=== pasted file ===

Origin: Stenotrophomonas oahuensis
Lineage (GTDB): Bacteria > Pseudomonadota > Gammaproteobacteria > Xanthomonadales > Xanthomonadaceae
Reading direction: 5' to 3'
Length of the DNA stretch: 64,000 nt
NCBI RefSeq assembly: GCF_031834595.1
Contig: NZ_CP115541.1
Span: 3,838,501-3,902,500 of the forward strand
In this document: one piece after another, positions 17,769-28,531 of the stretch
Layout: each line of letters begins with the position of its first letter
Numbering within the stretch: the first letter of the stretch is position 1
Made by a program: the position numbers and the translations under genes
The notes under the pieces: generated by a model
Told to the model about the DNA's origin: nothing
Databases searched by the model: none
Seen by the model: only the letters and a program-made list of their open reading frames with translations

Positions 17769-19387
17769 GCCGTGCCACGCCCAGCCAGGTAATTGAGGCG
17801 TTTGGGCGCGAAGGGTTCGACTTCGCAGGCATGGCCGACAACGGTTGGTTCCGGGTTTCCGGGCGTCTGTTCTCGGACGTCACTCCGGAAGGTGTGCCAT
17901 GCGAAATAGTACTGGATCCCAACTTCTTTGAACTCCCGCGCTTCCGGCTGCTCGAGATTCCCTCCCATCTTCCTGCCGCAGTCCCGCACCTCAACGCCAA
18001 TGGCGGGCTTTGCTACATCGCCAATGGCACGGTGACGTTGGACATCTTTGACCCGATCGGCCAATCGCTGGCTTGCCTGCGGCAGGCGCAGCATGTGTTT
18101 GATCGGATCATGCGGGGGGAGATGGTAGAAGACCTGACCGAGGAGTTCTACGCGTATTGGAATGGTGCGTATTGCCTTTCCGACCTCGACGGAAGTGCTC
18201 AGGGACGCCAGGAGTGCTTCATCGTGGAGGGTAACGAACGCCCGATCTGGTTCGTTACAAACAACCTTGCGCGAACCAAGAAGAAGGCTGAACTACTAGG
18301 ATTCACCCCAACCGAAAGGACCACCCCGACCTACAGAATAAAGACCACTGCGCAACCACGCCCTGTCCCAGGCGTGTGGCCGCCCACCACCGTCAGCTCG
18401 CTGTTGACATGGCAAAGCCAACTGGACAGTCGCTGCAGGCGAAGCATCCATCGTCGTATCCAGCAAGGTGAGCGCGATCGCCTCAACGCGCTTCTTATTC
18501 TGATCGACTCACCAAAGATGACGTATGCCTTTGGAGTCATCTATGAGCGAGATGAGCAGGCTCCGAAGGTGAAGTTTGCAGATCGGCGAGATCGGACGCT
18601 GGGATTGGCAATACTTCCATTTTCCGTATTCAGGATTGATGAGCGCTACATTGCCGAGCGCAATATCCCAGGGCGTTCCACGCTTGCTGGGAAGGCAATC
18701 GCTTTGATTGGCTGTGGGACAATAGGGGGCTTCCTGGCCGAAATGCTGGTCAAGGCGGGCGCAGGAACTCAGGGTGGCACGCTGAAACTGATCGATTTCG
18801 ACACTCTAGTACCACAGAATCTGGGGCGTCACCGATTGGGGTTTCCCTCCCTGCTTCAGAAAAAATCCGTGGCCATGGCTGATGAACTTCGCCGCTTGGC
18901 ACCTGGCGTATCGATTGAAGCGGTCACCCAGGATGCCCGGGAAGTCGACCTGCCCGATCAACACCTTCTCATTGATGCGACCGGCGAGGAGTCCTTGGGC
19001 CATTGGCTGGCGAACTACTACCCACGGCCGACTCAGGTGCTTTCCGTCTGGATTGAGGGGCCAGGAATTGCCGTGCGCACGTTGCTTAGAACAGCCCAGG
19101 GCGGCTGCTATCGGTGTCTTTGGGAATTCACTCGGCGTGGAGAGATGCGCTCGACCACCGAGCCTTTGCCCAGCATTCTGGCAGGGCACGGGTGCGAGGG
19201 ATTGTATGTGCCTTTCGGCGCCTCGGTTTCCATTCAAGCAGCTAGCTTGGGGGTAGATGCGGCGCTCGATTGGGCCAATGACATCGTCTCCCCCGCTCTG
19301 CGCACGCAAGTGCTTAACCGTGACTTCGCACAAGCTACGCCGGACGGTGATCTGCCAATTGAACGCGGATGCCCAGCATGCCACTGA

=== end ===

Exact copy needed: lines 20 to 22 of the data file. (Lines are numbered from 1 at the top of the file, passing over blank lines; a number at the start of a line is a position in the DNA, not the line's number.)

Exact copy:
18001 TGGCGGGCTTTGCTACATCGCCAATGGCACGGTGACGTTGGACATCTTTGACCCGATCGGCCAATCGCTGGCTTGCCTGCGGCAGGCGCAGCATGTGTTT
18101 GATCGGATCATGCGGGGGGAGATGGTAGAAGACCTGACCGAGGAGTTCTACGCGTATTGGAATGGTGCGTATTGCCTTTCCGACCTCGACGGAAGTGCTC
18201 AGGGACGCCAGGAGTGCTTCATCGTGGAGGGTAACGAACGCCCGATCTGGTTCGTTACAAACAACCTTGCGCGAACCAAGAAGAAGGCTGAACTACTAGG